Every summer art colleges release precocious creative people with artist statements in chronic revision into this world. The biggest lesson you learn in college is its graduation, the fine punch in the face you receive — the suburban overweight moms standing in grocery lines you unfairly resent, the town you grew up in which hasn’t changed, its stagnancy an indictment of perhaps your own, at least you fear, so you dive head first and money last into the nearest city, to become nothing more than a mouth to feed and rent suction. Buy food, pay rent is a true manifesto, yet sadly unworthy of a pre-coup trip to Kinkos. Still, you dress like an artist, so that’s good. A year or two later the rock shows you go to seem to begin later and later; the people sweaty next to you more and more annoying; the cool people on stage just kind of noisy and dramatic. You get a job that pays more with more responsibilities. What you thought you loved, who you thought you loved, these things still reside in you, just more pallid, almost cordial. One day you buy something from Pier 1 imports. One day you aren’t special anymore, despite what your relatives, instructors, and even friends said. One day you wear beige pleated slacks. One day you fucking look like Ad Reinhardt. All the boring people you once pitied getting excited over some television show you now despise, for that is you. Turns of the holy triangle is a rectangle, and it’s not a canvas, but the TV. I was once convinced I would die in a tiny apartment with syphilis, one ear, and 10,000 paintings in my closet. I saw my name in the Modern Museum of Art. Turns out it was just my ass in the gift shop.

When an attractive woman looks at a great painting, or heralds a great novel, or holds her hands in tween prayer doing that little happy bounce of excitement in the front row of a show at the first chord she recognizes, a million young boys with no chance will know what they want to do with their lives. (If this seems reductive, well, that’s what I’ve been reduced to.) Mr. Moody wasn’t crazy for covering a large flimsy rectangle with a canvas wrapped around it in black oil paint over and over, over the course of three months, the redwood rain tapping as light percussion from above. He wasn’t crazy for wanting what I wanted. We simply wanted attention, the best kind, in its most austere form: on a huge wall adorned with a plexiglass placard parenthetically citing the year of our death. If a novel is a man’s overwritten elegy, a canvas is his flappy tombstone. Immortality is a mortal man’s mindfuck. All the girls we never kissed those nights, their vodka in red plastic cups, in their bellies, finally back up on the carpet, the parties we were too scared or arrogant to go to, ensconced in our freezing studio, the gentle brass whine of Kind of Blue…kind of over it dude…I would never say; the wayward smiles given on streets, but unseen, our faces buried in cups of coffee; all that simple love, however stupid, that makes a human being simply feel wanted and accepted. These things owed him, owed us, would be ultimately marked and commemorated, first in pencil, then in an MS .doc, then in black toner, and stapled two hours before Art History 101, set in 12 pt. Times New Roman and double-spaced to make room for errors. Imagine a red pen excising with an angry loop a young girls’ impulsive “he was a genius,” the professor smirking at such pretension, maybe even a tad jealous. Imagine two guys in a studio, miles from Miles in his studio, themselves kind of blue, trying to win at art where they were failing at life, falling into the weave of their canvases as a replacement for someone’s arms. Something tells me we hated each other, for being each other. As for my women, I kept moving them around in a slow motion dance until they dried. Old and ugly, they were now ready for Dorian’s attic, but instead I hung them in a cafe → they didn’t sell → and I gave them to friends. If you have an artist’s not-so-settling-to-look-at painting hanging in your home, one that may frighten a guest or two — or a large black square whose creation meant for its creator so much that its very blackness may indeed be the unbound starless universe meant to contain all those feelings, all that love, and all that loss he would slowly come to realize — then you are a beautiful person. A real friend, someone who may even dust the canvas once a year. Thank you for keeping the dream alive.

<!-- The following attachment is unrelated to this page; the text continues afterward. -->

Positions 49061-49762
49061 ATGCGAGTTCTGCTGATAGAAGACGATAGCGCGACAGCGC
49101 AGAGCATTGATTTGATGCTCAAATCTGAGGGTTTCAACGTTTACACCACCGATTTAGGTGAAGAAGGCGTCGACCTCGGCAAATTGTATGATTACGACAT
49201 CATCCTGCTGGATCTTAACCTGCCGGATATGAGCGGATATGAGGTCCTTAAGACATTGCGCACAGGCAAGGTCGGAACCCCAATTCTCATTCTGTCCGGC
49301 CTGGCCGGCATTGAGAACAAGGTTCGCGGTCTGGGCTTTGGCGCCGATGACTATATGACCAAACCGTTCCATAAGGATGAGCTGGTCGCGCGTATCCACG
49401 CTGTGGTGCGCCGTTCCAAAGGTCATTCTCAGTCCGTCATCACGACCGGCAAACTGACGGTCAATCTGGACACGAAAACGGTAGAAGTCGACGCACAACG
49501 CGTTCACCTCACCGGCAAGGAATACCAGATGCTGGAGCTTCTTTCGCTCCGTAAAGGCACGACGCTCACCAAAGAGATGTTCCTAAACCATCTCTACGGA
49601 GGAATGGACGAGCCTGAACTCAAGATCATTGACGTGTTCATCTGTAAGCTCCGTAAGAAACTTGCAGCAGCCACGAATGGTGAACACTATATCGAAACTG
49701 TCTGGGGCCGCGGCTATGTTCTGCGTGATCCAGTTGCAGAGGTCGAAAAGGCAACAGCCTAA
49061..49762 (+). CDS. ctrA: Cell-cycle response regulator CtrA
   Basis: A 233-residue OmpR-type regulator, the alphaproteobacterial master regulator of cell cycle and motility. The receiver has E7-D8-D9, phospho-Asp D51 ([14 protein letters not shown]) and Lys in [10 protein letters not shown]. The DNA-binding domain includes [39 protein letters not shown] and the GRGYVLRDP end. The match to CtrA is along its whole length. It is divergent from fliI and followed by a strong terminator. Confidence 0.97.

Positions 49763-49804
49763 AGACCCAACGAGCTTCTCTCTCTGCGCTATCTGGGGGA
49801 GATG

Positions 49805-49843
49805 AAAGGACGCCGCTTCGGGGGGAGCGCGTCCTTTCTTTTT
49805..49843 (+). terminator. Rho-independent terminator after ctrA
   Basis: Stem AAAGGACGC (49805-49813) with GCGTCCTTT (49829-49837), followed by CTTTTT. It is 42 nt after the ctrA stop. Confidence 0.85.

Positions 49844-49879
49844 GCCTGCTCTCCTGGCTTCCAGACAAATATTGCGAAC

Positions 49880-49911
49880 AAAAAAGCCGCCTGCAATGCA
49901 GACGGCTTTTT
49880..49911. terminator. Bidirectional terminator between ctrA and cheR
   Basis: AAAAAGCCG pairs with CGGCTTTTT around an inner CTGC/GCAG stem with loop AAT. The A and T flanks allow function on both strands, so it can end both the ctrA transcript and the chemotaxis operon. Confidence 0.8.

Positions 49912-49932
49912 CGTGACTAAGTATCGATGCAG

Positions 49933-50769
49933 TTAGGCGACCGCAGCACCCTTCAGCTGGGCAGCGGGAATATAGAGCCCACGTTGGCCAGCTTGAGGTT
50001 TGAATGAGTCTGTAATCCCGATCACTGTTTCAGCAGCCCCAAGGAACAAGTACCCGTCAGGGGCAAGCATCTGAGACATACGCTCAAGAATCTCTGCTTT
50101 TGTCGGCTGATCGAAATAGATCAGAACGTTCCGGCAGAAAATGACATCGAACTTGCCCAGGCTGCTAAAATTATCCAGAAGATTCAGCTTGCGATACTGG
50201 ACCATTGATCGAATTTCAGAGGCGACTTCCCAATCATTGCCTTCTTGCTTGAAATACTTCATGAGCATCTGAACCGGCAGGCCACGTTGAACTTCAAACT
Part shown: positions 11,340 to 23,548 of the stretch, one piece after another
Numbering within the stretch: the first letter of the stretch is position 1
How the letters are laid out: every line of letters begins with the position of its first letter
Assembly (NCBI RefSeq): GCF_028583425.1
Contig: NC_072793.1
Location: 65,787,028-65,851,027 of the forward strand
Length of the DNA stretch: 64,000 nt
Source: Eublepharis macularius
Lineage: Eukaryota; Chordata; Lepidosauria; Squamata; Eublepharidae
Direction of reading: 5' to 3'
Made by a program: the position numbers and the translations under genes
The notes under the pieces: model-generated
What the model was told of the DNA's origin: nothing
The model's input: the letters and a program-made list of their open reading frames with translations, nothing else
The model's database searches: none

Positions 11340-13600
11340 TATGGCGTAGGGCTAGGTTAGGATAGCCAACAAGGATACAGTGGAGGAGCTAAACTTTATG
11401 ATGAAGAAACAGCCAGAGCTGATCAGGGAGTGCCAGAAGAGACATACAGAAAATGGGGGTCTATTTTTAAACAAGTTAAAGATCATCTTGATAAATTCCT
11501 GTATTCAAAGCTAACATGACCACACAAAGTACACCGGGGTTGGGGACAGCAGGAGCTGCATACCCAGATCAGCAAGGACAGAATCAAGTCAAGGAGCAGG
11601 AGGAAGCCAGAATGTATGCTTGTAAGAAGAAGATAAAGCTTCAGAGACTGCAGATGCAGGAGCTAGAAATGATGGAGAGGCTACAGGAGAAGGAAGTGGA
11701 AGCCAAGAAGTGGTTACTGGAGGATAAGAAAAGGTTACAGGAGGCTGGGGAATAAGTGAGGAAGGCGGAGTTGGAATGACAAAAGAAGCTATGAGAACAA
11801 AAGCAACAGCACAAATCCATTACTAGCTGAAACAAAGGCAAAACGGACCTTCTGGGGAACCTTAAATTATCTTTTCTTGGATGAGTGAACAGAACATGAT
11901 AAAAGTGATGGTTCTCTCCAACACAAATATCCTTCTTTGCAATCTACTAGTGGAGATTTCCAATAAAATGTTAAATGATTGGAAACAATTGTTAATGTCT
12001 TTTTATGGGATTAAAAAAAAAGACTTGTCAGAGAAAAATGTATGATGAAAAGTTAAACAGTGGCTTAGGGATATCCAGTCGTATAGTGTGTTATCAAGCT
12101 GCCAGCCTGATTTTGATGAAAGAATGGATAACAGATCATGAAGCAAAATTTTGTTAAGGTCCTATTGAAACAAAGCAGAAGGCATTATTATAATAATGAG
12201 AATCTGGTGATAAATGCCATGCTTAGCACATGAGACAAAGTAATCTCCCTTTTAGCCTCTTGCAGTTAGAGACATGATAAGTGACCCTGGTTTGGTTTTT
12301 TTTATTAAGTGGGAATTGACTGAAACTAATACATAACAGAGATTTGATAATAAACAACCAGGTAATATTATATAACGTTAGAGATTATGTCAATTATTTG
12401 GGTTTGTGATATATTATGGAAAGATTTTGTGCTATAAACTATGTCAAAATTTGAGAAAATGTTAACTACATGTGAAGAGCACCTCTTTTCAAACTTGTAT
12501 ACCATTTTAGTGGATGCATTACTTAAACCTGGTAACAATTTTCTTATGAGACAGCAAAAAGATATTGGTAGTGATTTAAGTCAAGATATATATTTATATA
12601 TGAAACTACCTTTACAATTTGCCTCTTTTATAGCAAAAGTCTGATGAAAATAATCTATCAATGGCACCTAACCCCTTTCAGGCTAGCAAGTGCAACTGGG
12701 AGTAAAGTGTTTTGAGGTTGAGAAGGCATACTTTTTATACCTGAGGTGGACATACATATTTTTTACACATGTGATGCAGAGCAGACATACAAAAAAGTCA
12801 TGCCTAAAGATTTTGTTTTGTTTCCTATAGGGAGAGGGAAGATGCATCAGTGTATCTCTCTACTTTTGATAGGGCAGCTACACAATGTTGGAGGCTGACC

1. Mike Young

      “What you thought you loved, who you thought you loved, these things still reside in you, just more pallid, almost cordial.” <– That is some assassin quality word choice right there. Nice work, sir.

  2. Nicholas Grider

      I was in art school with the guy in the black t-shirt except he was actually 59 nice, intelligent rich people who now live in large metropolitan areas and either make art or don’t but run their lives like businesses.  So I still want to be him.  Good work, though.  Art school for real.

  3. Brooklyn Copeland

      More like this, please!

  4. Sarah Gallien

      This was absolutely beautiful. “A million young boys with no chance” and I thank you. Truest words I’ve read all week.

  5. yon sulphur

      jimmy chenny is my own favorite write today, i have been that father waiting at the supermall, and I am a fan of oddity painting like chenny, i feel we are similar and both alive in the same century